The Liberty County Board of Education met Tuesday night for a regularly scheduled session.
Superintendent’s year-end report
Liberty County School System Superintendent Dr. Valya S. Lee presented her year-end report to the board.
Lee highlighted the 512 students who completed end-of-pathway courses in career-, technical- and agricultural-education programs, which resulted in a 60.74 percent pass rate for fiscal year 2014. The pass rate is up from 43 percent in FY 2013.
Lee noted the implementation of Camp Fearless, an initiative beginning this summer that will provide additional support for McKinney-Vento students — those who are homeless or in transition.
Other 2014 training highlights included front-office safety training provided by the Georgia Emergency Management Agency. Faculty and staff also learned how to visually screen for weapons and participated in active-shooter training on Fort Stewart and crisis-prevention-intervention training.
Lee also recognized new hires who will join LCSS in the coming year and personnel who have been promoted or transferred. These personnel included:
• Melissa Roberts, director of technology innovations
• Kellie Zeigler, coordinator for professional learning
• Stephanie Clark, director of federal programs
• Thomasina Butler, math-curriculum specialist
• Veronica Johnson, response to intervention coordinator
• Stascia Hardy, English language-arts curriculum specialist
• Roger Reese, chief financial officer
• Brittney Mobley, Taylors Creek Elementary principal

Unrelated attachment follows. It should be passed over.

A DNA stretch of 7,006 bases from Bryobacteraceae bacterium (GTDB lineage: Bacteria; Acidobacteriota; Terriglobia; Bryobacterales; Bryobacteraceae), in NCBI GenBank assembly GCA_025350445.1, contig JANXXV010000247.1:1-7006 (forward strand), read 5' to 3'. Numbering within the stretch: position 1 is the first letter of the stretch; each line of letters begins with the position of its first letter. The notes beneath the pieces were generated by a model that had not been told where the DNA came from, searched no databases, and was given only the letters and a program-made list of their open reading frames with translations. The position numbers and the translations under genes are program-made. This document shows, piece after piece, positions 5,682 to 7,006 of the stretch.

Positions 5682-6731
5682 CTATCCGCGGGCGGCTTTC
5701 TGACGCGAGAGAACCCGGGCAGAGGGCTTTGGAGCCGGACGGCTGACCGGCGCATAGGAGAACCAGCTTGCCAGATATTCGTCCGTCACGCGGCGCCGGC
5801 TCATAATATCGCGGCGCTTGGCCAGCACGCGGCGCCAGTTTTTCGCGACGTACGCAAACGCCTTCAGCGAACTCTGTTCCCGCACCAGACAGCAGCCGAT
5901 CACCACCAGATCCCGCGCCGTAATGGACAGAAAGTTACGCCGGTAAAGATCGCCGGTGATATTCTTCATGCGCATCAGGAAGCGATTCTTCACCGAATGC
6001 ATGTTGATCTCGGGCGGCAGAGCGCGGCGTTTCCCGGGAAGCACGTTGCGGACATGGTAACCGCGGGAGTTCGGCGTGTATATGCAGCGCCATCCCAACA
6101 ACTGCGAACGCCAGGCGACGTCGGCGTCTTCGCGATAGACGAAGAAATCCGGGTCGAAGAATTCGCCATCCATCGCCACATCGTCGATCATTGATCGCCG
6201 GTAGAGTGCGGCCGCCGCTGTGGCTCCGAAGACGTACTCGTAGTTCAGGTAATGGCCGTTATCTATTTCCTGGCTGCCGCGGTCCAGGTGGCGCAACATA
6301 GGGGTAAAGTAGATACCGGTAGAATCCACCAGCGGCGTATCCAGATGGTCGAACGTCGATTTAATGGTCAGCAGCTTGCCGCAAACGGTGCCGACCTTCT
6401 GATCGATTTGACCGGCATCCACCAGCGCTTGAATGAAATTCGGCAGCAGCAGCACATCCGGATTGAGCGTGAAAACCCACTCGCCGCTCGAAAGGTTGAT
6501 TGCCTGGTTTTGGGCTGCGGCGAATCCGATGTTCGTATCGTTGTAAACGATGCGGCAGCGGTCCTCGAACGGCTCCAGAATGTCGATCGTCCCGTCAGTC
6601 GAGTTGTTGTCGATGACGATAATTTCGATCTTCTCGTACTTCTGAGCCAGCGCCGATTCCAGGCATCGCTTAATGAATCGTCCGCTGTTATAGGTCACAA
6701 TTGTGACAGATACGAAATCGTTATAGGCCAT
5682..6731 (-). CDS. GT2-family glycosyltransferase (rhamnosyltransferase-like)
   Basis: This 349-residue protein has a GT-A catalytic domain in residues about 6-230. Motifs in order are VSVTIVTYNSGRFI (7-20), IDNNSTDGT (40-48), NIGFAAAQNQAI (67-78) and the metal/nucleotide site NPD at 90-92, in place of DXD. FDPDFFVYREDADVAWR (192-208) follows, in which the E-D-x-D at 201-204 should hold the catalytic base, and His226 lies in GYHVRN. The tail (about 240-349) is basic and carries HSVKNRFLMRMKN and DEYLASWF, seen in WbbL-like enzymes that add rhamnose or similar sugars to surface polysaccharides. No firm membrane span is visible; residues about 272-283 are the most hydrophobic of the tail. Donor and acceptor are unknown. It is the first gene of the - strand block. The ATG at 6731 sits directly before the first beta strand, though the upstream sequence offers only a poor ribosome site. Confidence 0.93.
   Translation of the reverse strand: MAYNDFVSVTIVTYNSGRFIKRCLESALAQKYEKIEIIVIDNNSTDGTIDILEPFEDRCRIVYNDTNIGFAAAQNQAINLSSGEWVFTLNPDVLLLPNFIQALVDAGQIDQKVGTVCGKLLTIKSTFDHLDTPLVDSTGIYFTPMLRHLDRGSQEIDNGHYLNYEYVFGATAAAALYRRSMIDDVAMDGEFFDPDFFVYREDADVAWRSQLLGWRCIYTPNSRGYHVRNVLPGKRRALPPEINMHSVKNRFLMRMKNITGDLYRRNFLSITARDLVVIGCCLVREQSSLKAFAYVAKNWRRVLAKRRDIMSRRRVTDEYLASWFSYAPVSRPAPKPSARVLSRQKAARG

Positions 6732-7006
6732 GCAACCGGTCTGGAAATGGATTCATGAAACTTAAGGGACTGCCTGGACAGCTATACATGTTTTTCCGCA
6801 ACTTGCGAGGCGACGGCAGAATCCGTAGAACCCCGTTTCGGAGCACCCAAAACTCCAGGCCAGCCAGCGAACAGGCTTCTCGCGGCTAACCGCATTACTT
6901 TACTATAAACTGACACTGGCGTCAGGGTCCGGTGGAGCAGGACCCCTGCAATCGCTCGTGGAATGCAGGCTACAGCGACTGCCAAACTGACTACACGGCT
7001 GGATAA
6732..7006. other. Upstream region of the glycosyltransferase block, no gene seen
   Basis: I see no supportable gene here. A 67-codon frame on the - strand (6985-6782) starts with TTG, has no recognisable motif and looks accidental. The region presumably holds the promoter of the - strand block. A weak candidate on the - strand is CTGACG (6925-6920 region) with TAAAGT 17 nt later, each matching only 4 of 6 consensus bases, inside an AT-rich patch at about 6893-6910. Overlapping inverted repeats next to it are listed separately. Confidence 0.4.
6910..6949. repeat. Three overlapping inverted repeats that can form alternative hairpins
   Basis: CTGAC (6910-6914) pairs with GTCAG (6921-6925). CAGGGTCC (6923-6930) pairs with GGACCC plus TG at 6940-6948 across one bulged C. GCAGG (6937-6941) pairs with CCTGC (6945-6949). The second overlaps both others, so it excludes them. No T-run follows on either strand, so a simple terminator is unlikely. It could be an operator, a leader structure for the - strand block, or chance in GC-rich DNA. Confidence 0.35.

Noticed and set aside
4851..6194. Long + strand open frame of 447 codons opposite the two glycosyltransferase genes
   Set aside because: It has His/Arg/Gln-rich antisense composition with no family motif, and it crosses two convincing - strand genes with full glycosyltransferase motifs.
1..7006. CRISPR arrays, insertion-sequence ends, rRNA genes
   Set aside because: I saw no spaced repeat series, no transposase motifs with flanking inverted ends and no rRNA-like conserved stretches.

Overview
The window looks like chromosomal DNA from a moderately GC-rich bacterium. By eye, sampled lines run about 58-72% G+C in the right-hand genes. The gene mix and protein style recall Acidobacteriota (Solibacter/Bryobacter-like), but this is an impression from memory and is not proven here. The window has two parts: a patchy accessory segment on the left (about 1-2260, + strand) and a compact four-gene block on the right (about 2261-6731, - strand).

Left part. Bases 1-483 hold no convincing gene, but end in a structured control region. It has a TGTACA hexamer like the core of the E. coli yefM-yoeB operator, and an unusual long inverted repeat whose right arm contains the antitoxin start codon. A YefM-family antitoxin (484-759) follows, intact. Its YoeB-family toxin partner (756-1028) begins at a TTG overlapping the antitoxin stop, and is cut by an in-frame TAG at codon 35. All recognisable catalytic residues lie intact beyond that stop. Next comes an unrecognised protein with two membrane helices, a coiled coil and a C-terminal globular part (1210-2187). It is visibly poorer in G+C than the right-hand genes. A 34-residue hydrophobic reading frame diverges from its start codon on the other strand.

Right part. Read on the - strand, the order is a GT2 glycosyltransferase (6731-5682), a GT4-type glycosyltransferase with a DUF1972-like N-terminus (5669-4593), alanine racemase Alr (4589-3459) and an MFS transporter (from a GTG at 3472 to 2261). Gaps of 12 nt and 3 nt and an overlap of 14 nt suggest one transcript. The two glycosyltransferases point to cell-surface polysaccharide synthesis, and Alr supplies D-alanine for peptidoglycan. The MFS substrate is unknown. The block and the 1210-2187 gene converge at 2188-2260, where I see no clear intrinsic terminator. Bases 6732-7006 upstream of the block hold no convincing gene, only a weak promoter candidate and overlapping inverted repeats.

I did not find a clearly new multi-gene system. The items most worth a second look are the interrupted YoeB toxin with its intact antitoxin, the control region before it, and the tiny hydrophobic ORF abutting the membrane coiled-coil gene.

• Debra Sukaratana , Frank Long Elementary principal
• Anthony Calloway, Waldo Pafford principal
• Dr. Jennifer Walts, director of evaluation, assessment and accountability
• Susan Avant, executive director for teaching and learning
The board unanimously adopted its final budget for FY 2015. No changes were made since the tentative budget was adopted at last month’s board meeting.
The board approved a bid by Calico in the amount of $25,209.99 to replace worn-out kitchen smallwares and small equipment, in order to be in compliance with environmental-health inspections.
A motion to approve a $49,830 architect’s fee was tabled after discussion by board members, Assistant Superintendent for Administrative Services Jason Rogers and Executive Director of Technology/Media Dr. Patti Crane.
The fee was associated with the installation of new LCD projectors at both district high schools and three middle schools.
Although a similar project was completed at the pre-K center and elementary schools two years ago, Crane explained that two sub-contractors had to be used — one for the electrical work and one for the audiovisual work. Crane said that because of the low-voltage requirements and the extreme amount of network and AV cabling involved, an architect is needed to ensure proper installation.
Board member Marcia Anderson asked why the contractors were unable to fulfill the requirements of the jobs themselves. Crane said that they experienced some problems with the contractors, and the architects were needed to ensure proper execution of the work and to conduct final assessments.
Rogers also pointed out that any project that utilizes federal funds must keep in compliance with the Davis-Bacon act, which, according to Rogers, “involves an enormous amount of record-keeping.”
Since the LCD-installation project would use federal funding, the responsibility of record-keeping would fall to the architect.
The decision was made by the board to table the item until further research could be conducted to find out what, exactly, the nearly $50,000 in architect’s fees would encompass and whether any contractor could conduct both the electrical and AV portions of the job, rather than having to use two separate contractors.